A single goods and services tax, or GST, is now on course for introduction from the next fiscal year. Various aspects of this reform, chiefly its final form—a multiple-rate structure, altogether four slabs plus a cess, an exempted class and another rate for gold—have attracted a lot of comment and criticism. Several have argued these distortions will lower expected additions to growth, estimated in the 1.5-2 percentage point region, by reducing the extent of improvements to efficiency and productivity.
Acknowledging the political economy considerations underlying these added complexities, most still expect payoffs from this structural reform. Simplification, to start with, is the biggest gain: a single tax on goods and services will now apply nationally, instead of a multitude of different taxes, tariffs and rates across the centre and the states. Better compliance and base-widening from an input-credit based consumption tax is another. And less costly, time-consuming and hassle-free inter-state transportation of goods is another benefit.
Altogether the hope is that indirect revenues will increase. Given that inflation fears have also governed the selection of multiple tax rates, the likelihood of price increases from this structural shift is nearly zero. The economy as a whole will operate more efficiently. In the process, businesses and associated services will presumably undergo some restructuring, reallocating resources and creating new opportunities as result. Newer business avenues may separately arise too.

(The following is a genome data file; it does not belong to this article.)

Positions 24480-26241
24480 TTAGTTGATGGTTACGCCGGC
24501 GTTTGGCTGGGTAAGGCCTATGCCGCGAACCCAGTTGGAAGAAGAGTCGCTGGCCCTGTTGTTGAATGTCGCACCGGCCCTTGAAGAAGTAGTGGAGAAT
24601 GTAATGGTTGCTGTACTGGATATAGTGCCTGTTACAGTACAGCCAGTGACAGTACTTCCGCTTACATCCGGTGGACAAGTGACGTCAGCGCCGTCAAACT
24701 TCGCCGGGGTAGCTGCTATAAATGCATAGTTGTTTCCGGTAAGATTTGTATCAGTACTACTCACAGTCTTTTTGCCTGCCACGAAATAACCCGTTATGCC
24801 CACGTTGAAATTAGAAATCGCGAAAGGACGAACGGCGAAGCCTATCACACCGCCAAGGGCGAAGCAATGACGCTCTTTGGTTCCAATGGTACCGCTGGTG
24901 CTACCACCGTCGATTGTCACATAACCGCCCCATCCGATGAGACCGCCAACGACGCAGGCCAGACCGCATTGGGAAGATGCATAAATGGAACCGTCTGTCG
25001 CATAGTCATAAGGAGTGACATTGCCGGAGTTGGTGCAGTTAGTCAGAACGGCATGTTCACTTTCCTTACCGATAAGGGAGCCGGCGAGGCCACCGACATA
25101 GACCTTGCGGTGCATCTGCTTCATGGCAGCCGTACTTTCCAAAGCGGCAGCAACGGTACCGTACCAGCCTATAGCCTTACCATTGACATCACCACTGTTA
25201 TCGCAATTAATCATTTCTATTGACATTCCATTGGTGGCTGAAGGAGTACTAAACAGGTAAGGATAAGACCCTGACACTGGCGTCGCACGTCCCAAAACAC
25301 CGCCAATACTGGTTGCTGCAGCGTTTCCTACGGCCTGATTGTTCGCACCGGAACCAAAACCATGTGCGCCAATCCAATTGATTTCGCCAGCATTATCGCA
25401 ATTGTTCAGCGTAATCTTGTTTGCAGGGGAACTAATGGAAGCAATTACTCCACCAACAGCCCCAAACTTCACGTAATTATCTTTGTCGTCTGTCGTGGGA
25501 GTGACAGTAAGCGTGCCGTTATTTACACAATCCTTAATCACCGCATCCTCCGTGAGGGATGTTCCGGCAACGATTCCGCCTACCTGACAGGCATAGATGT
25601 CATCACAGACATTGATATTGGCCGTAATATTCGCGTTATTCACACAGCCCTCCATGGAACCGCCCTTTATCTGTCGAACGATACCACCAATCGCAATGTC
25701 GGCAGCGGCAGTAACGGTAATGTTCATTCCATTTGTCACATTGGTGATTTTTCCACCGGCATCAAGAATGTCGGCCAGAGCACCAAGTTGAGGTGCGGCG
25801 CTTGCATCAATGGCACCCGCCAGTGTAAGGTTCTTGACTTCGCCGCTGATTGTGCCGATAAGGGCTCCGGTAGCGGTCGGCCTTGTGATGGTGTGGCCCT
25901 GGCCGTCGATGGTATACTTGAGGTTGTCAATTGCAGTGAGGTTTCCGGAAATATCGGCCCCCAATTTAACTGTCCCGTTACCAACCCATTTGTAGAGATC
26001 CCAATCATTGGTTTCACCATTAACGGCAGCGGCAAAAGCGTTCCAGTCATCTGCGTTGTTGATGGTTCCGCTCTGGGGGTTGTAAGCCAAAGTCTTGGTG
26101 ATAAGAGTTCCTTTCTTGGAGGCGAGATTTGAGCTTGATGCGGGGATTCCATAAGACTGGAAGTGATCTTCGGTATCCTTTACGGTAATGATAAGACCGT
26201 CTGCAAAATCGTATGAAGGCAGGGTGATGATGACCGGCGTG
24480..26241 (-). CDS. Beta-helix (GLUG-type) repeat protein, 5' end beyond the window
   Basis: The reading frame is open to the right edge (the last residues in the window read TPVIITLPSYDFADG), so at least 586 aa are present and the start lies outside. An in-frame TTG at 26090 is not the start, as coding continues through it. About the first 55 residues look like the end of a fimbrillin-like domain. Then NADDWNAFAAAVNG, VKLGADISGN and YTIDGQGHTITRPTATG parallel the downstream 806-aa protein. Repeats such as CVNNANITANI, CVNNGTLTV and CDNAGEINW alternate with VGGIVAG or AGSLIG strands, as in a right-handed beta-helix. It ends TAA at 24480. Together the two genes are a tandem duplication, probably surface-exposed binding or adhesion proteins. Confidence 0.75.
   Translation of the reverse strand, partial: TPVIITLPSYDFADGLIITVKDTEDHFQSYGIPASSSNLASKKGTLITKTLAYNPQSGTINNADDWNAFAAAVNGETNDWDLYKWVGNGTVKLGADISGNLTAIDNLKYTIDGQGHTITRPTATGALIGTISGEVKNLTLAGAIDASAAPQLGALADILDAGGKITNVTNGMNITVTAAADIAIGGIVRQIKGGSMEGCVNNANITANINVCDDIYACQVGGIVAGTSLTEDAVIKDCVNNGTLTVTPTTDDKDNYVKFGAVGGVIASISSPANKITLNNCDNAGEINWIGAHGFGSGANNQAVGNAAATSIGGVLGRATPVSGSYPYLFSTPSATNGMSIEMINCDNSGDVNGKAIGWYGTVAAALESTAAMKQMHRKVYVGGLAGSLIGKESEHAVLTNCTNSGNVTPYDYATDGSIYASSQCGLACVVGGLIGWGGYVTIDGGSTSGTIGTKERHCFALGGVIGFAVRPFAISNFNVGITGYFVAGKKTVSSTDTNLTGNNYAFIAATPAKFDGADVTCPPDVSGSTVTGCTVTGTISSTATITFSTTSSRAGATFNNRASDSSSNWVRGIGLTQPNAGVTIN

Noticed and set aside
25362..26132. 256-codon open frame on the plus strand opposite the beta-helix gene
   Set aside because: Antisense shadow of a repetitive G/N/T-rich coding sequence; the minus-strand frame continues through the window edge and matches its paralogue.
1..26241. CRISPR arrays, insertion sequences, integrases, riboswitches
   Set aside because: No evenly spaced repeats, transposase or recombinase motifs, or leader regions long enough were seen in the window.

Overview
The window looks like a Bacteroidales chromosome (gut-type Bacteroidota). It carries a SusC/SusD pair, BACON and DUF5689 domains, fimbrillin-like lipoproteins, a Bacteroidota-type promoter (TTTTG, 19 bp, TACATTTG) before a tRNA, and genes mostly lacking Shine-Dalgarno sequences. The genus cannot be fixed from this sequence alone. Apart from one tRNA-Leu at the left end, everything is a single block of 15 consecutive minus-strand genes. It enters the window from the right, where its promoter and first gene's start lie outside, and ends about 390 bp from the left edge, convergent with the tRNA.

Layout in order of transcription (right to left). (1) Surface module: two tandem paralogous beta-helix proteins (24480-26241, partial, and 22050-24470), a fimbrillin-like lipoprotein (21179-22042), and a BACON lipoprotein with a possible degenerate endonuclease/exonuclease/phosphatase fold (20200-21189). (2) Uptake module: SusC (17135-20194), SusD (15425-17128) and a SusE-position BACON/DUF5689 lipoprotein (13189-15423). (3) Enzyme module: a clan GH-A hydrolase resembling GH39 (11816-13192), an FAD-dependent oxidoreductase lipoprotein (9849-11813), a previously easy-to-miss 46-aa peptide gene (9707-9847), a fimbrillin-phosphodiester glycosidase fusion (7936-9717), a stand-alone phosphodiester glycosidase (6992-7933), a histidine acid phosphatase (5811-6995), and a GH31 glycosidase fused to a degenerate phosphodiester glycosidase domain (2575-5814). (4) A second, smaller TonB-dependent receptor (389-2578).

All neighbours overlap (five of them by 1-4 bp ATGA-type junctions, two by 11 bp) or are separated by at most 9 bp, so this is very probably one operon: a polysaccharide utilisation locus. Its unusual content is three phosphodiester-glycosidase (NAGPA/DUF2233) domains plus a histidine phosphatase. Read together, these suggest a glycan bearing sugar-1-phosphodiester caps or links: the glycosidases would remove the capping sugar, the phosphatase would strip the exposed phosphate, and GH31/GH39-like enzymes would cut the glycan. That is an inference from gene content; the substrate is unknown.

The focus ahead therefore has to be on the growth and productivity impact of the GST reform. Being a structural reform, growth and productivity effects of GST will be observed only in the medium- to long-term. Two issues merit noting nonetheless. The first is from past experience with taxation reforms, i.e. replacement of the sales tax system by the value-added tax (VAT), bringing the untaxed services sector into the tax fold and changes in tax administration, organization and enforcement-monitoring practices to raise compliance and reduce evasions. Net combined gains from these past reforms haven’t been too substantial as the tax to gross domestic product (GDP) ratio or the additional increase in revenues in relation to nominal GDP is just about 2 percentage points higher on average in the post-2000 period compared to the preceding decade. India’s structural revenue-expenditure gap persists and weighs on public balances and the country lags behind its emerging market peers in this regard.
Gains from past structural reforms in taxation have been quite low. Perhaps, these could have been bettered, and can be done now if only past experiences illuminate the present. This also brings in the second point when considering growth payoffs from structural reforms. Over the medium- to long-term, functional improvements are a potential source of productivity enhancement for surely there is little doubt the Indian taxation system needs an overhaul. In addition, the state of the economy matters as well when reckoning the productivity-growth payoffs from structural reforms according to the International Monetary Fund’s recent appraisal. For example, infrastructure investments support growth both in the short- and long-run; other reforms might be more state-dependent. Then, demand support is critical for the success of some structural reform efforts; brightening economic prospects boost growth effects and can also offset short-term costs.
So while the long-term benefits of the GST aren’t in doubt, it remains to be seen if this reform is likely to boost growth even in the short-run or could even be a drag on that. The Indian business cycle is commonly held to be operating below trend at the current juncture, but is expected to strengthen steadily ahead.
Renu Kohli is a New Delhi-based economist.